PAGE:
# A proposition about power series

Is this proposition established?

Suppose that $$0<\nu<1$$, $$x\in[0,1]$$ and absolutely converge power series $$p(x)=\sum_{n=0}^\infty a_nx^n,$$ $$P(x)=\sum_{n=0}^\infty \frac{\Gamma(n+1)}{\Gamma(n+1+\nu)}a_nx^{n+\nu}.$$ Suppose that $$p'(x),P'(x)$$ don't exist. For any $$a\in[0,1)$$ and any sufficiently small $$\delta>0$$, there exists a certain $$C>0$$ such that $$\sup_{x,y\in[a,a+\delta]}|P(x)-P(y)|\geq C\sup_{x,y\in[a,a+\delta]}|p(x)-p(y)|\delta^{\nu}.$$

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• What is $C$ supposed to depend on? As stated, $C$ may depend on $(a_n)$, $a$ and $\delta$, in which case such $C$ obviously exists. – Mateusz Kwaśnicki Feb 14 at 15:11
• It does not makes sense to assume that $p'(x)$ does not exist. If $p(x)$ converges in $(0,1)$, then the function defined by it is infinitely many times differentiable in $(0,1)$. In fact $p(x)$ extends holomorphically to the unit disk $\{z\in\mathbb{C}:|z|<1\}$. This is one of the basic theorems in complex analysis. See en.wikipedia.org/wiki/… See also my last comment under my response. – GH from MO 3 hours ago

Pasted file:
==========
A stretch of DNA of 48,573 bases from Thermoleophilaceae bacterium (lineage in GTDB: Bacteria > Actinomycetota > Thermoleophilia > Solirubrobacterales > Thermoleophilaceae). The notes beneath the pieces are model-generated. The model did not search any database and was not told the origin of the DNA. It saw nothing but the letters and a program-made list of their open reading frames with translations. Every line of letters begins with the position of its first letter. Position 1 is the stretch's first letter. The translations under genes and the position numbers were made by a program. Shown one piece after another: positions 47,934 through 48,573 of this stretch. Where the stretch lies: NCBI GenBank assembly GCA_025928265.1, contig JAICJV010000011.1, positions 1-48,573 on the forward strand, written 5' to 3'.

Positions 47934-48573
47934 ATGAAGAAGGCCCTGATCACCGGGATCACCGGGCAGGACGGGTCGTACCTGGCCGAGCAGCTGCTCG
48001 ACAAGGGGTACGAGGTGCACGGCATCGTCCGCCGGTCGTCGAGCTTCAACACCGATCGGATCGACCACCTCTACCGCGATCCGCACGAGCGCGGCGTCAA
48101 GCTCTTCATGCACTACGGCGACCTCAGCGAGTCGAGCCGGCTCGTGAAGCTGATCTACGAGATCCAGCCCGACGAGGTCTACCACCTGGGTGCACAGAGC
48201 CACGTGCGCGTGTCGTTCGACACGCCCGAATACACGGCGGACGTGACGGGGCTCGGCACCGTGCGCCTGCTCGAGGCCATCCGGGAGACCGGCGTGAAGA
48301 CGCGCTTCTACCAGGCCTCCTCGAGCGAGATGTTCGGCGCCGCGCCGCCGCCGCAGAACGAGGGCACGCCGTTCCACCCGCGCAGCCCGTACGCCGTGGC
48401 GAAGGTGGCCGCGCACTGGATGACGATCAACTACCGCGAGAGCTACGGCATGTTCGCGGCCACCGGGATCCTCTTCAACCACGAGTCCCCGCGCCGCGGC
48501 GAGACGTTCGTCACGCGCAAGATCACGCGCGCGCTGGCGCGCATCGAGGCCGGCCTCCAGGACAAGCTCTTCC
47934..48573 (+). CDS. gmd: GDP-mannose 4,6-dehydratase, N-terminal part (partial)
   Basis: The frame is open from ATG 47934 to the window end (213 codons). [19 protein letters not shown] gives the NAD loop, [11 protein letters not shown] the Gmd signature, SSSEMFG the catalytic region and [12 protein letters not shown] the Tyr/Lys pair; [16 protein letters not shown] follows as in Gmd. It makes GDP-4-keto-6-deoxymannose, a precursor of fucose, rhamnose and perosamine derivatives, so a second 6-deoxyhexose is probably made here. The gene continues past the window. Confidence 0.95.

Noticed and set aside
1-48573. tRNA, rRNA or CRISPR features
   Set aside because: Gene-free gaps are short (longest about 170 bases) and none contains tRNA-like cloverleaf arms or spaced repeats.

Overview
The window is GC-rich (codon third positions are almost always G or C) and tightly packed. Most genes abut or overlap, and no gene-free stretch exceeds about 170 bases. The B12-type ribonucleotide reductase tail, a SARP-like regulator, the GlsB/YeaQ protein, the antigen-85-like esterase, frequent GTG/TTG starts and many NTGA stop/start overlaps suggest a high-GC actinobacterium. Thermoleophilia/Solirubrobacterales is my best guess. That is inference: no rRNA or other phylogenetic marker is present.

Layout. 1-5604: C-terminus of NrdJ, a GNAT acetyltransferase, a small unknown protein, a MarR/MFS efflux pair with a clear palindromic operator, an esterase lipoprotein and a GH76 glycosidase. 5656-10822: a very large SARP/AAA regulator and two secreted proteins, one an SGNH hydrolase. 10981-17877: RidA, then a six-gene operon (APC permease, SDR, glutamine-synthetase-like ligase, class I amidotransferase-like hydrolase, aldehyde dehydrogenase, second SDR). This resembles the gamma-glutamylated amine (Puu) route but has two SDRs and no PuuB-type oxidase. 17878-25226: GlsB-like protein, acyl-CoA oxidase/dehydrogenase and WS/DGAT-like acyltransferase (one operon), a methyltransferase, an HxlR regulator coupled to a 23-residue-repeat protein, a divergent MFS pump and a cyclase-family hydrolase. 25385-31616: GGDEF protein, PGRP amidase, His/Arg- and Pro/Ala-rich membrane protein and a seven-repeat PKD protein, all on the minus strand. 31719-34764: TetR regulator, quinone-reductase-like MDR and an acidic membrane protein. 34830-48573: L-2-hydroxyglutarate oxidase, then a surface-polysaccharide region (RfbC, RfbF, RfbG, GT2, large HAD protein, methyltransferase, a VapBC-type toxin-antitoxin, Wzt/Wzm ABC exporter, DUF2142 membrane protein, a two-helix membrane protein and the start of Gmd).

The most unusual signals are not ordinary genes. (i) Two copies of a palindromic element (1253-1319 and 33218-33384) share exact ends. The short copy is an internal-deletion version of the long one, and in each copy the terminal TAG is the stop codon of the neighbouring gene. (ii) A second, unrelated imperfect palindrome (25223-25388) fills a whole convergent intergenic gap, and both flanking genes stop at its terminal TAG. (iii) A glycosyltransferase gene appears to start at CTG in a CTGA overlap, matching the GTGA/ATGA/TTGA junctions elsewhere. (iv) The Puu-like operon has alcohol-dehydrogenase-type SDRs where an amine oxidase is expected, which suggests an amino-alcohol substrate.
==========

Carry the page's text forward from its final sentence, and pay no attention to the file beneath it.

If $$P'(a)=0\neq p'(a)$$, then there is no such constant. Indeed, in this situation, we have for sufficiently small $$\delta$$, \begin{align*} \sup_{x,y\in[a,a+\delta]}|P(x)-P(y)|&\ \ll_a\ \delta^2\\ \sup_{x,y\in[a,a+\delta]}|p(x)-p(y)|\delta^{\nu}&\ \gg_a\ \delta^{1+\nu}. \end{align*} These bounds follow readily from the Taylor series expansion of $$P(x)$$ and $$p(x)$$ around $$a$$. In particular, the ratio of the left hand sides tends to zero under $$\delta\to 0+$$, hence it is not bounded away from zero.
• @Burnie: They always exist for $x \ne 0$, do they not? – Mateusz Kwaśnicki Feb 14 at 15:12
• @Burnie: Any power series is differentiable in the interior of its set of convergence. Hence $P'(a)$ and $p'(a)$ exist. More generally, if $u_n$ are holomorphic functions on an open set $M\subset\mathbb{C}$, and the function series $\sum u_n$ converges locally uniformly on $M$, then the series defines a holomorphic function on $M$, and its derivative equals $\sum u_n'$ on $M$, which itself converges locally uniformly on $M$. – GH from MO Feb 14 at 19:19